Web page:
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Maple finish without showcasing grain

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Forum topic by Seankanary posted 04-27-2017 12:49 PM 212 views 0 times favorited 3 replies Add to Favorites Watch
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Seankanary

2 posts in 229 days


04-27-2017 12:49 PM

Good morning gents,

So I just completed my first woodworking project so bear with as I am new to the game. I built a frame less kitchen island out of maple ply and I’m having a hard time matching the finish of my other cabinets. While I know I’m not going to match exactly, I’d like it to look somewhat similar. My existing cabinets are a natural maple shaker style that have a slightly yellow tone. I have been able achieve the yellowish tone almost exactly by using danish oil…it also gives me a very similar satin finish as well. Here is my question, is there a finish that can provide a similar yellow tone and sheen without highlighting the grain to the level the danish oil is? When I stand back and look at the island, it looks like it was built out of construction grade plywood. My other maple cabinets, you can see the grain, but it’s not remotely as pronounced as on my plywood. I’ve seen other folks build interior furniture out of the nice maple plywood that has a much nicer finish than what I’ve been able to achieve. Any tips or suggestions?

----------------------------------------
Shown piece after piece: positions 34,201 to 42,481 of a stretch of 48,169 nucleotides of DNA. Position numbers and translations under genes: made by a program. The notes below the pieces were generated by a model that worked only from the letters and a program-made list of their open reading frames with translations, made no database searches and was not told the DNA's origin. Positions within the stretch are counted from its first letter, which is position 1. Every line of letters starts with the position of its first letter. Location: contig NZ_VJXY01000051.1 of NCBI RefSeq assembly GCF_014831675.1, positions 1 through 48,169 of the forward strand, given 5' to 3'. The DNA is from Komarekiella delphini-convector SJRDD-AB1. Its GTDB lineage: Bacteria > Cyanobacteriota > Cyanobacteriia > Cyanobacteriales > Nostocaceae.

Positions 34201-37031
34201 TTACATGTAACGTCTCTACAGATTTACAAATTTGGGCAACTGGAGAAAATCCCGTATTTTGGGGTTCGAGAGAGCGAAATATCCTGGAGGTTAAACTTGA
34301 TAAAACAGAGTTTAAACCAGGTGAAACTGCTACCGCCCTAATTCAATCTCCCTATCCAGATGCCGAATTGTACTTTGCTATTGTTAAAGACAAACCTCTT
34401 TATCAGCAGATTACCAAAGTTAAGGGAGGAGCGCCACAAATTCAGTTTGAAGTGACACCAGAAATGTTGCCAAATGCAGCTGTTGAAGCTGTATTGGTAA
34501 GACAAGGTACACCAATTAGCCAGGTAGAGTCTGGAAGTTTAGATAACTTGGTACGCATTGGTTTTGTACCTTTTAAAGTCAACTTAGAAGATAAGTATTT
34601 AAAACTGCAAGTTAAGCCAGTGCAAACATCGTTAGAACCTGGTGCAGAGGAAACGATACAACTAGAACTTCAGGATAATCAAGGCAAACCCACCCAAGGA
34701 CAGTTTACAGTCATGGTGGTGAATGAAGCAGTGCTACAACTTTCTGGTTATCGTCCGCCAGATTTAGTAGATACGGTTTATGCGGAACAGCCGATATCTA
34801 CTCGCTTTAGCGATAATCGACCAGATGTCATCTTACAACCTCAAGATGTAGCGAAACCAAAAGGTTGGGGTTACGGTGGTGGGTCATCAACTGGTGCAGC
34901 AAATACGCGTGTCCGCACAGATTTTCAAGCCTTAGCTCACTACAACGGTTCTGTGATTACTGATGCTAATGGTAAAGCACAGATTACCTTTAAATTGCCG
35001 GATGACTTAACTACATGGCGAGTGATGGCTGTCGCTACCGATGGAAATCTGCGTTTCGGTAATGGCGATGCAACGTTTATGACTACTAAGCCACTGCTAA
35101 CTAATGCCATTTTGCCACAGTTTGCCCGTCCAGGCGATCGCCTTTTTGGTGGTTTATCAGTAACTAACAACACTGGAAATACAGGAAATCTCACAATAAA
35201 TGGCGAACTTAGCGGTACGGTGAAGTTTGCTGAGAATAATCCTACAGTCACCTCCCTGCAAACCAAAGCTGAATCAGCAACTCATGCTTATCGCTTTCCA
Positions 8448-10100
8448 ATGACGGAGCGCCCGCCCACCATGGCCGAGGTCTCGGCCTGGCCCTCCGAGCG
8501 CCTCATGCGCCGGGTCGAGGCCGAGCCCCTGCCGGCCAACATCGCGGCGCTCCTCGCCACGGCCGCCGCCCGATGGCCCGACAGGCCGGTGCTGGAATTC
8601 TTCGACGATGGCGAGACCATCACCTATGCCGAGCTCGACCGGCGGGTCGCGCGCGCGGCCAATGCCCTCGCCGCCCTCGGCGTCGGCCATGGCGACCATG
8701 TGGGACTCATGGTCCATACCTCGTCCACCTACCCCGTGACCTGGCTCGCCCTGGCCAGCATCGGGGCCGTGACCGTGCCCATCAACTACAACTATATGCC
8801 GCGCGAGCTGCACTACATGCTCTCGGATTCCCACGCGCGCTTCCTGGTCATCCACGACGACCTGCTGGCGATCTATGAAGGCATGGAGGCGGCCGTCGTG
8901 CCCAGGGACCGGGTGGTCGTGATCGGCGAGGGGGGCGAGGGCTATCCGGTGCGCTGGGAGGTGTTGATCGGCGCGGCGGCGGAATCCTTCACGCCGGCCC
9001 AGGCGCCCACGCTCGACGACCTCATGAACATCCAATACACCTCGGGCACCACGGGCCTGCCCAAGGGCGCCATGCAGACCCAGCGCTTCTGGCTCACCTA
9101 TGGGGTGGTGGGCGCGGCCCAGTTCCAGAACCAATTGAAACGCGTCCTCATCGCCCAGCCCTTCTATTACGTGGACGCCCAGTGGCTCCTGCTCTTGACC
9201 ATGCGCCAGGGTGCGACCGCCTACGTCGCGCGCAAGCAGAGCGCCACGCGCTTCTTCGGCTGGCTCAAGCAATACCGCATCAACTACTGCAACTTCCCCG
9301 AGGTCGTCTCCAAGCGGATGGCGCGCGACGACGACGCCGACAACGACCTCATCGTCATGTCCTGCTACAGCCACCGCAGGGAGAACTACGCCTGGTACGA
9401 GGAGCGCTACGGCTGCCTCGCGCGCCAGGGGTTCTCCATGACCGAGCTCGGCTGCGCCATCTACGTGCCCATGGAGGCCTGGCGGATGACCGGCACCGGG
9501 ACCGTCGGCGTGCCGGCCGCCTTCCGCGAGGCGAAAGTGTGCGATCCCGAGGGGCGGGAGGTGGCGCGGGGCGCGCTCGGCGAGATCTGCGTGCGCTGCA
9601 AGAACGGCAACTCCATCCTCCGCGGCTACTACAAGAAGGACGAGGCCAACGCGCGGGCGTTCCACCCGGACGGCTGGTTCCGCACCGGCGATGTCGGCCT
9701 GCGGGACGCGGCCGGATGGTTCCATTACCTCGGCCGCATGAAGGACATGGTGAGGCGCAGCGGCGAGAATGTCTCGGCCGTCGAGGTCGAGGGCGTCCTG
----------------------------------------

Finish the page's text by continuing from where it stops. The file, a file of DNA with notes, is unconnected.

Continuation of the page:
3 replies so far

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LittleShaver

206 posts in 454 days


#1 posted 04-27-2017 01:05 PM

You’re going to have to use something other than oil for your first coat. Oils are best for highlighting grain.

You might try a coat of 1# cut of shellac followed by water based poly. Most shellacs will give you a bit of yellow and water based poly is quite clear and will give you a very protective finish for the kitchen.

Finishing is mostly trial and error. Test your finishing plan on scrap to see if it turns out the way you want it.

-- Sawdust Maker

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Seankanary

2 posts in 229 days


#2 posted 04-27-2017 01:53 PM



You re going to have to use something other than oil for your first coat. Oils are best for highlighting grain.

You might try a coat of 1# cut of shellac followed by water based poly. Most shellacs will give you a bit of yellow and water based poly is quite clear and will give you a very protective finish for the kitchen.

Finishing is mostly trial and error. Test your finishing plan on scrap to see if it turns out the way you want it.

- Dan Hulbert

I appreciate the quick response. Would you suggest buying the flake and mixing my own, or would a premixed shellac be sufficient for me?

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LittleShaver

206 posts in 454 days


#3 posted 04-27-2017 02:51 PM

You have a lot more color options if you go the flake route. I’m a big fan of pre-mixed amber, but that is a personal choice. You may actually need two types of shellac. If you use non-de-waxed shellac for color, you should consider using a coat of de-waxed before the poly to assure good adhesion. I’ve never tried water based poly over non-de-waxed shellac so I’d be a little concerned about adhesion. Perhaps someone else will add their experience.

-- Sawdust Maker

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